Of the roughly 100 Russian diplomats and officers stationed in Canada, four will now be expelled in retaliation for Russia’s involvement in a chemical attack that left a former double agent and his daughter in critical condition in the U.K. earlier this month.
The announcement came in a statement just hours after the United States and France announced they would also expel dozens of Russian diplomats from their countries in response for the attack.
Russia has repeatedly denied responsibility and instead offered conspiracy theories that the U.K. itself was behind the use of a Soviet military-grade nerve agent, which also injured roughly 30 bystanders in Salisbury, U.K., on March 4.
“The nerve agent attack in Salisbury, on the soil of Canada’s close partner and ally, is a despicable, heinous and reckless act, potentially endangering the lives of hundreds,” said Foreign Affairs Minister Chrystia Freeland in a statement Monday.
“Canada is today taking action against seven Russian personnel. We are expelling four members of Russia’s diplomatic staff, serving either at the Embassy of the Russian Federation in Canada or the Consulate General of the Russian Federation in Montréal.”
WATCH: U.S., other European states expel Russian diplomats in response to U.K. spy attack
Freeland said the four had been identified as “intelligence officers or individuals who have used their diplomatic status to undermine Canada’s security or interfere in our democracy.” The other three are Russian staffers who have applied to come to Canada. They will not have their applications approved.
“For similar reasons, three applications by the Russian government for additional diplomatic staff in Canada will now be denied,” she said.
The move comes as roughly a dozen other Western nations have issued statements saying they are also expelling Russian diplomats from their territories in solidarity with a move by the U.K. last week to expel 23 Russian intelligence officers over the attack.
The United States is expelling 60 Russian diplomats and ordering the Russian embassy in Seattle to close.
WATCH BELOW: Trudeau comments on Russia’s international role, election meddling
Ukraine is expelling 13 while Germany and France are both expelling four each.
Italy, Denmark, Lithuania, the Czech Republic, Poland, the Netherlands, Latvia and Estonia are also expelling between one and four Russian diplomats each.
WATCH BELOW: ‘Russia is culpable’: Theresa May continues talk tough towards Russia after poison attack
In a statement shared by the Russian embassy in Ottawa on its Twitter account, officials there called the expulsions “deplorable and outrageous” and vowed to reciprocate.
Sergei Skripal and his daughter, Yulia, were found unconscious on a bench in the southeastern city of Salisbury and transported to hospital where they have remained in critical condition since the start of the month.
A police officer who attended the scene was also seriously injured.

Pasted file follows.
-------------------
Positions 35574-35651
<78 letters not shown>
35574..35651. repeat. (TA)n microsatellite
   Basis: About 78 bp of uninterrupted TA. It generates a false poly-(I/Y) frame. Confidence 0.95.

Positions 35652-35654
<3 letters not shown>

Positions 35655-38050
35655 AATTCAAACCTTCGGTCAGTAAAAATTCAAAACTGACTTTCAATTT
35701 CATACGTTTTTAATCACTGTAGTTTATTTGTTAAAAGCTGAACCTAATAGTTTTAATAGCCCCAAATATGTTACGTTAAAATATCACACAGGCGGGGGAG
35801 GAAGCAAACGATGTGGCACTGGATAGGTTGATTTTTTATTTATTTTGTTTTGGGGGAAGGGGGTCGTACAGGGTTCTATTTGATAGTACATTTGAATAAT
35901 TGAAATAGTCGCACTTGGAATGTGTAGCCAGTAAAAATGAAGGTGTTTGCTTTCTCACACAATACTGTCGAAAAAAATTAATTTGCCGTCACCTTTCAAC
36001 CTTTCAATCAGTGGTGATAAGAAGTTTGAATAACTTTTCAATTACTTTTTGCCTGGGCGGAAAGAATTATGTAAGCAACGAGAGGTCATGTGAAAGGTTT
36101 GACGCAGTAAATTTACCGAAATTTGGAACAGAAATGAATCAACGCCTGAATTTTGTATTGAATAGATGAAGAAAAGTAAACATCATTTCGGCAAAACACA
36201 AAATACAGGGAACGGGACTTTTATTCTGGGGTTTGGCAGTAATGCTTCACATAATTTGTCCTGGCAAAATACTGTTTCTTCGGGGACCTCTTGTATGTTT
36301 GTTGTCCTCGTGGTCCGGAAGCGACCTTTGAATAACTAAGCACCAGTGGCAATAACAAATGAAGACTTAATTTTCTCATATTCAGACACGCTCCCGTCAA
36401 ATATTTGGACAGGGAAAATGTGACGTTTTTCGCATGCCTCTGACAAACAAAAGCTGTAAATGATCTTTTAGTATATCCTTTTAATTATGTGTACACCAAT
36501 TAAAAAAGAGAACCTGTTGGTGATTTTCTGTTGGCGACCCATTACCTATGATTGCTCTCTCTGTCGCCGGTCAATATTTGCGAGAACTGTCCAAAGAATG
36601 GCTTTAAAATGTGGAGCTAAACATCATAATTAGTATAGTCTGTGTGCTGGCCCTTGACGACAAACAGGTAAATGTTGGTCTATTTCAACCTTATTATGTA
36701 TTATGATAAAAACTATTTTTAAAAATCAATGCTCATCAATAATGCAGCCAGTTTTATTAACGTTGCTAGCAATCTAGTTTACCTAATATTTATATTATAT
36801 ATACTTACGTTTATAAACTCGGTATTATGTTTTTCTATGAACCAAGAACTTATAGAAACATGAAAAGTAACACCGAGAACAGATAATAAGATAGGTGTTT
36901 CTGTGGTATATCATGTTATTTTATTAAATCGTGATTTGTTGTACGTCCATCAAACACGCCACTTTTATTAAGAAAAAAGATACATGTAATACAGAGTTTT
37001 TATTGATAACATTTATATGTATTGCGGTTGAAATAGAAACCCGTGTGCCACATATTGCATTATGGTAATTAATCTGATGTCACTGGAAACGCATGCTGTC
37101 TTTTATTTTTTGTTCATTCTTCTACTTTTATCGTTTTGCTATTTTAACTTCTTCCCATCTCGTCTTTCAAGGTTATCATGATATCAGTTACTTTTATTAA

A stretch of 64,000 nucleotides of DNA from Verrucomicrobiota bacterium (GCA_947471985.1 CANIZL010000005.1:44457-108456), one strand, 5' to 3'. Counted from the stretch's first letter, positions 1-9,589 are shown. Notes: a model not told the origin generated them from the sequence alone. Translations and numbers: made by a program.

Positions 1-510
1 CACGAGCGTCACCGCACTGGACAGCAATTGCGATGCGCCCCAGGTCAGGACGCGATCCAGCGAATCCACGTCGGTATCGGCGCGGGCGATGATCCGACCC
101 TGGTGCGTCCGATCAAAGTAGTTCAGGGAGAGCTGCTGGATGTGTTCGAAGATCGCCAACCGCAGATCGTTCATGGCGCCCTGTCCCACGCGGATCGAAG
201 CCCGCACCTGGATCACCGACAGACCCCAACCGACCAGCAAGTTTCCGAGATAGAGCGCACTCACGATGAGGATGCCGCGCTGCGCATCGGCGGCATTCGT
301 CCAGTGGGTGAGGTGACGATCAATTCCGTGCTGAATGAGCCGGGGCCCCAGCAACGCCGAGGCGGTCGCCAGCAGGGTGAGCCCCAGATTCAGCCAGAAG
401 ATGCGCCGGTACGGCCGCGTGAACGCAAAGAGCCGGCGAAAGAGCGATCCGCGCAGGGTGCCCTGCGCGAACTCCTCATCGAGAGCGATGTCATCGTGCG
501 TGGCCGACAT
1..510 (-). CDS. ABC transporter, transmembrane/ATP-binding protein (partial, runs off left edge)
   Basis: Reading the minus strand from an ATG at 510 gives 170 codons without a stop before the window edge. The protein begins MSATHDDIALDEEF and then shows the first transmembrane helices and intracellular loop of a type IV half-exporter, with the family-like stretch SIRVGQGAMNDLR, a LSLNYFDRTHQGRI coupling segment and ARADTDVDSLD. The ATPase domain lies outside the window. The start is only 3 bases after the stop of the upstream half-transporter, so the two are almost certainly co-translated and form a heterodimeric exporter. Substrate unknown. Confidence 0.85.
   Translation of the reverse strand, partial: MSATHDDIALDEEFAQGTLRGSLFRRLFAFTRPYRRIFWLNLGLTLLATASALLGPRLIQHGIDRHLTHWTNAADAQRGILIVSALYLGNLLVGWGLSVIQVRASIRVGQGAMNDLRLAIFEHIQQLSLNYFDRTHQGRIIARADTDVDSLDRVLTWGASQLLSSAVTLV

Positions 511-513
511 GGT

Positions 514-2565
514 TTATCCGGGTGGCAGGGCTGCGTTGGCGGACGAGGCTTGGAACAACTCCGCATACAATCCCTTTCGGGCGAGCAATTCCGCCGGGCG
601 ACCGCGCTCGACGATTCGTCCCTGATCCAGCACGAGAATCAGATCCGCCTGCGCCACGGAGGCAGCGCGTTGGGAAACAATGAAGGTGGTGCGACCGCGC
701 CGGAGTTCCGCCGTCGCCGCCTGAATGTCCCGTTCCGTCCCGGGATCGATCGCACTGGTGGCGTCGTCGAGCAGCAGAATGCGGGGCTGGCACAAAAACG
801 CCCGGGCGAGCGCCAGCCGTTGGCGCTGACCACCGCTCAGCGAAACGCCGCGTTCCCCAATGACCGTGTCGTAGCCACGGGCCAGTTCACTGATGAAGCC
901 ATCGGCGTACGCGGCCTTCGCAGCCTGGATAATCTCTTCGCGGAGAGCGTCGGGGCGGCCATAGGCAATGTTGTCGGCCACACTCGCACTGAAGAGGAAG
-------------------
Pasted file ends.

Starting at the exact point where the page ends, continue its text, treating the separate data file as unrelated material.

British Prime Minister Theresa May had set a deadline after the attack for Russia to explain how a nerve agent manufactured by the Soviets during the Cold War came to be used in an attack on U.K. soil but the Russians did not respond other than to deny involvement.
After that deadline passed, May said in the House of Commons that Russia was “culpable” for the attack and called for an emergency meeting of the United Nations Security Council to express concerns.
Russian representatives at the United Nations brushed aside the concerns raised by the U.K. and suggested that since officials there were able to identify the nerve agent, they must have stockpiles of it themselves and could have been the ones who actually used it.
However, Moscow has provided no evidence for how a chemical weapon manufactured solely by the Russians ended up on British soil.
The Organization for the Prohibition of Chemical Weapons is now investigating.
WATCH BELOW: Vladimir Putin denies Russian involvement in poisoning of former spy in Britain, calls it ‘nonsense’
“The nerve agent attack represents a clear threat to the rules-based international order and to the rules that were established by the international community to ensure chemical weapons would never again destroy human lives,” said Freeland.
“This is part of a wider pattern of unacceptable behaviour by Russia, including complicity with the Assad regime, the annexation of Crimea, Russian-led fighting in eastern Ukraine, support for civil strife in Ukraine, Georgia, Moldova and other neighbouring countries, interference in elections, and disinformation campaigns.”
It is not the first incident of apparent Russian involvement in what U.K. officials have characterized as assassinations of those it deems traitors.
In 2006, former Russian spy Alexander Litvinenko died in a British hospital after his tea was poisoned with a radioactive substance called polonium-210.
For years, British law enforcement asked for help from Russia in identifying those responsible but the Kremlin refused.
A report almost a decade after the attack finally identified Russian President Vladimir Putin as the instigator.
Roughly one week after the attack on Skripal, another Russian exile, businessman Nikolai Glushkov, was founded dead in his London home and police announced they were investigating the incident as a murder.
The Salisbusy attack came just weeks after U.S. Special Counsel Robert Mueller indicted 13 Russian nationals on charges of allegedly interfering in the 2016 presidential election.